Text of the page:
Panic attacks and lifestyle: Prevention of panic attacks.

Hypnotherapy and Hypnobalancing™ in Berlin
Psychotherapy in Berlin - Specialization: Fears and Anxiety Disorders - Panic Attacks and Anxiety

Panic attacks and lifestyle


Increased heartbeat, sweating, panic. Many people experience a panic attack at least once in their lives. They seem to come out of nowhere, are frightening and disruptive. What is the influence of lifestyle and what helps?






Panic attacks


Suddenly the heart is racing, the feeling of hardly being able to breathe, trembling all over the body. Everything feels unreal and the fear of losing balance or even dying intensifies. Usually, it takes a quarter of an hour and the symptoms decrease, everything gradually calms down.




Influencing factors: lifestyle and panic attacks


Some factors have a reputation for increasing the likelihood of panic attacks.




1. Too little sleep can lead to panic attacks


Sleep is the most delicious invention after all.

Heinrich Heine


Suffering from panic attacks and not getting enough sleep, usually less than 6 hours, increases the risk of another panic attack. Lack of sleep can stimulate the production of certain hormones or other chemical reactions in the body that can lead to panic attacks.

A balanced lifestyle helps in dealing with a panic disorder. Some people need appropriate impulses for this and the time to develop behaviors that are conducive for them. Rituals, such as going to bed at the same time, help to get adequate sleep each night. What sleep does for the body, joy does for the mind: Supply of new life force, Rudolf von Jhering said. He is right.




2. Panic attacks and coffee


Clients repeatedly report panic attacks after coffee consumption. The reason; coffee and other stimulants activate the central nervous system in a way that can lead to panic attacks. For people affected, it is better to stay away from all caffeinated beverages, including cola drinks and teas. Even caffeine-free herbal teas sometimes contain chemicals that could trigger panic attacks.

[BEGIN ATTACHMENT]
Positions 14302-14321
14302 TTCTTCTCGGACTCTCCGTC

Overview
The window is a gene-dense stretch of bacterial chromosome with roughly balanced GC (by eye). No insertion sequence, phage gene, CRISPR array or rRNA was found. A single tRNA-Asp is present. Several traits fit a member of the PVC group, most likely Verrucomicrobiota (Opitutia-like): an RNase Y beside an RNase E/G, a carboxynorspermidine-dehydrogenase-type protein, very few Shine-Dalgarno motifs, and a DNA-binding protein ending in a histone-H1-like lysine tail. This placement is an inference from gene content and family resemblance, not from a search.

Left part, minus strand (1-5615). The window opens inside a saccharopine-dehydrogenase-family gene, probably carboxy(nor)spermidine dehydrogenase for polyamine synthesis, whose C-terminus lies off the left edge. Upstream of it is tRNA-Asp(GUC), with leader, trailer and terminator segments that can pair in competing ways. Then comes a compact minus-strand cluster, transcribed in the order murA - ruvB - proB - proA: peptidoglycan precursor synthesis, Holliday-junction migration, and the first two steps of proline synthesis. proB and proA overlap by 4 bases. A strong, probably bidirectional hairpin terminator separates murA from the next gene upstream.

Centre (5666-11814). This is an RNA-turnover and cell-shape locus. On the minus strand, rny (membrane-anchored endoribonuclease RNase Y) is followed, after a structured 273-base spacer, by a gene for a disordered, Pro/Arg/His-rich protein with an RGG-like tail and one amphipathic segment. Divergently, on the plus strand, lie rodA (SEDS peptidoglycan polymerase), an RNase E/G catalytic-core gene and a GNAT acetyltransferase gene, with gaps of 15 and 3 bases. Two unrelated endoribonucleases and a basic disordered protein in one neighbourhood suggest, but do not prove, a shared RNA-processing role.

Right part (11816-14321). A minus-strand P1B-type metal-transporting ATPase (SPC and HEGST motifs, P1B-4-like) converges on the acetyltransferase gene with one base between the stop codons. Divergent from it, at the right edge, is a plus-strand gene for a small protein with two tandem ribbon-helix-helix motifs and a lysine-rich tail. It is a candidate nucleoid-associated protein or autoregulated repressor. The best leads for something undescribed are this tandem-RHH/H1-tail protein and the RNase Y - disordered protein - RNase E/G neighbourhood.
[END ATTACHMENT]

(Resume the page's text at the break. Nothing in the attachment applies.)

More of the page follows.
3. Intoxicants and self-medication


By living a conscious lifestyle, you reduce the likelihood of experiencing a panic attack again. Therefore, also avoid those substances that can possibly increase the tendency to panic in you. In addition to caffeine, these include nicotine and alcohol, for example. Many clients report underestimated drugs that became triggers for them.

Some patients report that alcohol has triggered panic attacks for them while others claim that alcohol helps them avoid panic attacks.

In fact, it is recommended to live as healthy a lifestyle as possible. Also because of the risks of prolonged alcohol consumption.  Alcohol may have an anti-anxiety effect initially but later lead to massive anxiety via long-term use, paradoxical effects, or withdrawal symptoms.

In people with elevated blood pressure, the already increased stress hormones are reduced at a slower speed because of the alcohol, so that the blood pressure continues to rise and symptoms such as headaches, dizziness, shortness of breath, pressure on the chest, heart complaints, reduced performance, feeling of restlessness, etc. can occur. When blood pressure is low, the vasodilatory effect of alcohol becomes noticeable; when standing, there is more blood in the dilated veins of the legs, and counter-regulation causes palpitations and sweating.

If medications are taken, special care is required, which the prescribing physician can inform about.




4. Worries


Deal with and resolve stressful issues in your life. Worries reduce the quality of sleep and thus burden the body and mind several times. Address this constructively with your therapist as well.




5. Nutrition


A balanced diet also helps, because a healthy body provides fewer starting points for panic attacks.

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These pages are intended to provide information to those interested in psychotherapy with hypnotherapy. They are neither intended to replace psychotherapy nor a personal consultation, examination, or diagnosis by a licensed physician. I am not a medical doctor. I am specialized to help people with fears and anxiety disorders. The profession of a hypnotherapist (official permission to practice psychotherapy according to the HPG) is fundamentally different from the practice of a medical doctor. Medical diagnoses are not made, nor are promises of healing made or medications prescribed. A medical or psychiatric intervention, if necessary, is not to be replaced by hypnotherapeutic treatment under any circumstances.

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Published: March 12, 2007
Author: Karsten Noack
Revision: October 7, 2021
Translation: May 26, 2008
German version:
AN: #1490

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